by Damon Yeo
Of late, our national football team seemed to have re-appeared on the headlines of several major local newspapers. The last time the local media seemed to be this interested in the Lions was probably back in the mid-90s, when we were still part of the M-League setup.
However, the attention this time round was negative and was focused on the stance of newly-appointed FAS President Zainudin Nordin. Giving one of his first interviews as the new honcho of our Football Assocation, Zainudin suggested that the entire national team will be dropped and younger players in youth groups will be propelled straight into the national team.
A few days later, in different interview, Zainudin appeared to have softened his stance, first saying that a few players will be retained and later adding that Foreign Talent Scheme (FTS) will stay as well.
Personally, Zainudin’s very harsh words right at the beginning is very understandable.
Having just taken over an unfavourable task of leading football right from the top, he has his work cut out for him. To many local fans, the national team and the S-League had sunk to the lowest point since leaving the M-League.
Then again, this situation poses lesser risk to Zainudin – after all, one can probably argue that when you are at rock bottom, the only way to go is up.
We Are Not Like the French
This “disbanding” of the national team draws some similarity to what the French FA did after their disastrous World Cup campaign last June. After reports of infighting and revolt against the then-manager Raymond Domenech, the French FA “suspended” the 23 players they brought to South Africa and effectively ended the international careers of several ageing players.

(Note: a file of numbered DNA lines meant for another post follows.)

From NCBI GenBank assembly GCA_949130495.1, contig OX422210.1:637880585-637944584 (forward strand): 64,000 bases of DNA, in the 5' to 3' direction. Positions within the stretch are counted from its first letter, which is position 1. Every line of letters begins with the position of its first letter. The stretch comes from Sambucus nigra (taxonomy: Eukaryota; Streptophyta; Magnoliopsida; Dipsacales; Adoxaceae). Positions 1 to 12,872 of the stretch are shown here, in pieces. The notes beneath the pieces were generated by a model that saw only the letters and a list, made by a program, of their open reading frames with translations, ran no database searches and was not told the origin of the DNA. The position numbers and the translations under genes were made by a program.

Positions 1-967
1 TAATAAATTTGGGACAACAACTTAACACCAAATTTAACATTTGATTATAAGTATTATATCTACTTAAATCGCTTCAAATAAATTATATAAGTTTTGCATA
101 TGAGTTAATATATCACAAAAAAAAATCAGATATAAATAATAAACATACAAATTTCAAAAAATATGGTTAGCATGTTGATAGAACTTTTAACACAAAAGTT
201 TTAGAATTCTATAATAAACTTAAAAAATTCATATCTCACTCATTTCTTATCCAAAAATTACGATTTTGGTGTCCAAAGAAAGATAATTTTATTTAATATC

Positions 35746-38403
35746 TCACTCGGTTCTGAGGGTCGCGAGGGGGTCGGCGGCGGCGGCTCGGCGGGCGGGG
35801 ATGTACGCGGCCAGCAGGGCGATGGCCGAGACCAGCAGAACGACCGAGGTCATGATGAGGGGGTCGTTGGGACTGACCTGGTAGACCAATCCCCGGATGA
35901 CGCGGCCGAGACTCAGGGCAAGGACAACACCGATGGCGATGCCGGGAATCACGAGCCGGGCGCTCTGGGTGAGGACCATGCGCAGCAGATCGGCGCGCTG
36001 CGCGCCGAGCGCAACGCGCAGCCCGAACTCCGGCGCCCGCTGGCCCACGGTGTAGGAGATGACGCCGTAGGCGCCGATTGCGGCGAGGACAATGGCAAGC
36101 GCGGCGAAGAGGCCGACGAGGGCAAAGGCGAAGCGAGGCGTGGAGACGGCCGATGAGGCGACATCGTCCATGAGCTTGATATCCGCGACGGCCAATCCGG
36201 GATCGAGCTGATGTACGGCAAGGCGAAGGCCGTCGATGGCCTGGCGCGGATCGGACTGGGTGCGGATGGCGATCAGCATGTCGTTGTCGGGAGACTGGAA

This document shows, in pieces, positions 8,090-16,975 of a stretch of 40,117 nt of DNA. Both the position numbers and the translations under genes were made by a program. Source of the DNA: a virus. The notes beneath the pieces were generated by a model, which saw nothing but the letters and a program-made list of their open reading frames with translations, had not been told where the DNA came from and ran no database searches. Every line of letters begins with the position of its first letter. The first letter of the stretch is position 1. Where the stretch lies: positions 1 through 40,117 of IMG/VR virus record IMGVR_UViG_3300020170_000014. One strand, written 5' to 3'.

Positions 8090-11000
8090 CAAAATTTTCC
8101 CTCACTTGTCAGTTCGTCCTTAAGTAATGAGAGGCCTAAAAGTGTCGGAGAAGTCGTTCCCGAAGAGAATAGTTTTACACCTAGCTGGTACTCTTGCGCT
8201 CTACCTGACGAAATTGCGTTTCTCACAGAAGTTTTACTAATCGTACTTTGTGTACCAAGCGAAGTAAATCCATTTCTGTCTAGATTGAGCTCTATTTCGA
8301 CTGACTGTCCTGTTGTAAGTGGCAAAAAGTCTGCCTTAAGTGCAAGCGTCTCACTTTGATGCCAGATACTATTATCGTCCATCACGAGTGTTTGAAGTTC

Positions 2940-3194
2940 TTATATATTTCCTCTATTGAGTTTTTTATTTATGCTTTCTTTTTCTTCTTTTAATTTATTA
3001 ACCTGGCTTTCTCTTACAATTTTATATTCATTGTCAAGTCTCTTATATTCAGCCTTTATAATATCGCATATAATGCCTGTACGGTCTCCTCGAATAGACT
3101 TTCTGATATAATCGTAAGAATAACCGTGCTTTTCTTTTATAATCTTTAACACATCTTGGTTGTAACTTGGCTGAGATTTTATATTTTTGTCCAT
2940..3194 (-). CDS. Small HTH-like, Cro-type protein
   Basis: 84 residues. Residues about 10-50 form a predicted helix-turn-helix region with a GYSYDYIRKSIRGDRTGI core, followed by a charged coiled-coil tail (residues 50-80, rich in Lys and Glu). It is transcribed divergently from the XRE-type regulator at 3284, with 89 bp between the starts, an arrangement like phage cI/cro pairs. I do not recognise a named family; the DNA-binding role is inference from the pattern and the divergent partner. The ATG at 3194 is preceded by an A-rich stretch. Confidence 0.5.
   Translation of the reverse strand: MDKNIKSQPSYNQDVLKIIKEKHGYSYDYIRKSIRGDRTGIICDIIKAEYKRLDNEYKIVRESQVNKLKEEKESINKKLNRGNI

However, that is about where the similarities between us and the French end.
France boasts one of the best domestic leagues in Europe and there are world-class French players plying trades in major clubs elsewhere in Europe. Their pool of players to draw from is many many times larger than that of Singapore.
Even so, the French had since slowly recalled almost half of those 23 whom they have suspended in the first place.
The French are known historically for their revolutions and passion, yet the FFA is sensible enough to retain the core of the team. Surely, FAS cannot simply permanently axe all involved in the recent Suzuki Cup just to make a statement.
The short-term future is perhaps a little bleak. However, there is an opportunity here for the FAS to brighten up our medium-term future at least.
20-year-old Hariss Harun has widely been regarded as one of our brightest talents in years. It was very unfortunate that he had to miss out of the Suzuki Cup because of injury. His previous exertions at the Asian Games probably did not help.
What the FAS need to do, is to send Hariss, and other young talents like him, to trials overseas and hope that they land a playing contract in other leagues elsewhere. No disrespect to the S-League, but playing domestic football is unlikely to improve our young talents very much.
At last count, as many as nine national players are currently with overseas football clubs and performing admirably. Again, this is a good thing for the overall development of the players.
Rather viewing it as a hemorrhage of talents from domestic football, the FAS should step in to facilitate such moves, while developing and improving the S-League at the same time.
Zainudin also called for patience from the fans. This is probably what is needed as we are likely to experience a further dip in performance in a few years to come.
What is likely to happen here is a slow and perhaps painful transition of our national team.
Without mentioning names here to fuel to the speculation, several ageing players are likely to have played their last game for the Lions.
Young players with little of no experience will be propelled into the limelight. Some will have a long career with the Lions. There will be some who will not make the cut despite the opportunities.
Either way, success usually does not come right after radical changes.
Whether Zainudin can turn the state of Singapore football around is something only time (and results) can tell. But the truth is, change was needed and his appointment has provided the impetus for change.